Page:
More info on depth of field

by Dustin Olsen


Need more blur? Go to: Filter > Blur > BINGO! Same with sharpening! But before we “Go to:” anywhere in Photoshop – we need to nail it the camera, first! Simple things such as adding blur or increasing the sharpness are things we can do before making it to Photoshop.

We Want More Blur?!

Get further away and zoom in.

A large aperture (i.e. –  f/2.8) will play a big part in how much we blur we can achieve in the camera. Prime lenses are great for this because they can get such a low f/stop number… but what about our affordable zoom lenses that only make it to f/4.5?? We need more blur in our background but our f/stop is maxed at out. So give this a try this:

1. Step back away from your subject/foreground.
2. Zoom in to achieve the same framing you originally intended.
3. Keep the same, low, f/stop number.
4. Meter your light for proper exposure.

Being further away from your subject will help increase the amount of blur in your background, and you will create what they call lens compression. When lens compression happens, you will notice that your background will appear closer to your subject than it actually is compared to if you were to take a wide angle shot of the same thing, up close.


We need more detail!!
Achieving that Deep Depth-of-Field can also be a challenge sometimes! You need your interesting foreground in focus just as much as you need the entire background in focus. So where do you focus?? You want to focus about 1/3 of the way into the photo… which is the lower third.

1. Frame your shot just the way you want it. Good composition and creative perspective will go a long way!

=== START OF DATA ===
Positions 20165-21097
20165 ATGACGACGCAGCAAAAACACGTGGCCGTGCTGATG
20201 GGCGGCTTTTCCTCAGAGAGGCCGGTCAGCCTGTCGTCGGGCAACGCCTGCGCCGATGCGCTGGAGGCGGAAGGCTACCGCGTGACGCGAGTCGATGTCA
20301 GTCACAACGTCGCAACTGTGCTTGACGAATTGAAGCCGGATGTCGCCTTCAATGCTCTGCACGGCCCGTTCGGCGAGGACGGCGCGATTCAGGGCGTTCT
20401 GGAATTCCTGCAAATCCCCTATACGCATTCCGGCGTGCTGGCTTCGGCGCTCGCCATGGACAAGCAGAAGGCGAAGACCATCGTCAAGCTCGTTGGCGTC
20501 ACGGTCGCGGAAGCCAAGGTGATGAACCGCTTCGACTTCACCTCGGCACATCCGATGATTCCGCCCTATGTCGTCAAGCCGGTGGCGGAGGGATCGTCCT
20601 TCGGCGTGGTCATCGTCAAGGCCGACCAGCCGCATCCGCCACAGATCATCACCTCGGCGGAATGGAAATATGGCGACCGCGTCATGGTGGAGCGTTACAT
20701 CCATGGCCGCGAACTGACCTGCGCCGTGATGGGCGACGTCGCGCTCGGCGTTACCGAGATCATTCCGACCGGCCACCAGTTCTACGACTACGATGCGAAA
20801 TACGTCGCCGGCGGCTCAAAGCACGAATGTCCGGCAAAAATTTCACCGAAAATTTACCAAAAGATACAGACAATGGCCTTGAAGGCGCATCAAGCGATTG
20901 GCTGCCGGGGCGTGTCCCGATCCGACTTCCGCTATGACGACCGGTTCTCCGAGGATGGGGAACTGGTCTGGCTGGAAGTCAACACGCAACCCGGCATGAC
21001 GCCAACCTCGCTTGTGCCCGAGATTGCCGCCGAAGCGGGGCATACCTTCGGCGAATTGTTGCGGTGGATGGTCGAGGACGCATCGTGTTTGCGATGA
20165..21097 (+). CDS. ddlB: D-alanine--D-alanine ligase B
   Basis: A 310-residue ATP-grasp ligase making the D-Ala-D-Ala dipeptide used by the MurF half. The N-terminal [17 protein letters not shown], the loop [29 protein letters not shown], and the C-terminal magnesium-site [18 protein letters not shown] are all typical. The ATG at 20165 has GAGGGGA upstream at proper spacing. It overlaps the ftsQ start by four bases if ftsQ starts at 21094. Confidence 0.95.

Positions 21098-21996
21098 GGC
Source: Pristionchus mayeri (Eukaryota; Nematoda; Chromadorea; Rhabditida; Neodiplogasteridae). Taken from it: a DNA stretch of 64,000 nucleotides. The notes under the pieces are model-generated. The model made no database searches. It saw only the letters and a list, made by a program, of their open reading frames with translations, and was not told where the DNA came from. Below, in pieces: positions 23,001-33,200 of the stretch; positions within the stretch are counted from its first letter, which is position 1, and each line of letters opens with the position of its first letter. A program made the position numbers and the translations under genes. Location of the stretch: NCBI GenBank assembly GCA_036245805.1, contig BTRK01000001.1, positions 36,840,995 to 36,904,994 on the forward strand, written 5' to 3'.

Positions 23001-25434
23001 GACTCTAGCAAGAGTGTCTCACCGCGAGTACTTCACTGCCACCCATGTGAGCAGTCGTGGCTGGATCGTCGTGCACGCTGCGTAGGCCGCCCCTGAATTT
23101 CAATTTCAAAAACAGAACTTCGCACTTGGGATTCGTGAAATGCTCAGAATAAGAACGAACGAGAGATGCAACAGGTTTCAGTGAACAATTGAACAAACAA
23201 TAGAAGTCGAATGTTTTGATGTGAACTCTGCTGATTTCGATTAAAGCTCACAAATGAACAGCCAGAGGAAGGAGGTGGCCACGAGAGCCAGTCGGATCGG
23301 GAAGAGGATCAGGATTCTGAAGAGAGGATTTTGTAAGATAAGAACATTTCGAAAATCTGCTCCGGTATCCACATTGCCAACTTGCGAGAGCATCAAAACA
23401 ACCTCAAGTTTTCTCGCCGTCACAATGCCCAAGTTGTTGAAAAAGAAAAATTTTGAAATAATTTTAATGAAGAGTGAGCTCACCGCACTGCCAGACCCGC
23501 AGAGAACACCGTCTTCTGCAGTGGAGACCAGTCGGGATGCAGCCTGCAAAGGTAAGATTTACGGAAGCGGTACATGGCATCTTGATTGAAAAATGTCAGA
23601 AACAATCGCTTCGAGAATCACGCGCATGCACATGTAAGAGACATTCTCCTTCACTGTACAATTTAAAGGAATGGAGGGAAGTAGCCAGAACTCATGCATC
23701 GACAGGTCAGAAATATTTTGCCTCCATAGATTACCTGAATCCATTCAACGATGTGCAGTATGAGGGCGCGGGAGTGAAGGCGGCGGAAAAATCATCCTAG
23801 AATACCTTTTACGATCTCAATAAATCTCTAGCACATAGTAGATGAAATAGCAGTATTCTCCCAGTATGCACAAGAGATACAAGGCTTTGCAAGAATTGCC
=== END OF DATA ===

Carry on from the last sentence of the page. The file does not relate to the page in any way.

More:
2. Consider the Rule of Thirds and focus where the lower third is in your shot.
3. Increase your f/stop number to around f/16-20 to ensure that from the lower third, and up, is in focus.

By focusing on the lower third, you are telling the camera that you want this area closest to the camera to be in focus! You don't want to forget that! Your large aperture will take care of the rest of photo because it is responsible to get as much in focus as possible. It just forgets about the area closest to the camera if you were to focus anywhere else, except for the lower third.


We just took your existing knowledge about depth of field and we added to it. Little things like this can go a long way in making better quality photos.


If changes need to be made to this article, please let us know.

9 thoughts on “More info on depth of field”

  1. Your large aperture will take care of the rest of photo because it is responsible to get as much in focus as possible.

    Shouldn’t that be SMALL aperture for greater depth of field? Small apertures have large f/stop numbers. For example, f/16 has an aperture that has half the diameter as f/8

  2. Jim (not Harmer)

    to the people criticizing this article, remember that it is in the ‘beginner’ section.

    as a rank amateur with an Entry level DSLR (Nikon D40) I assure you this article is a massive help. As and when i have a grasp of how my kit, me and my camera can interact better to change the look and feel of a shot. Then I can worry about the minute details at a later point.

    For example, for me, zooming in and standing further back is counter intuitive (with a variable lens, the zoom will increase the f-stop to 5.6) and so should increase the depth of field (based on the theory of small f number = shallow DOF) and so i dont think i would have tried to stand further back and zoom.

  3. I was verifying consistently this web blog and I’m impressed! Extremely details specifically the last part I care for such information and facts much. I was searching for this certain details for some time

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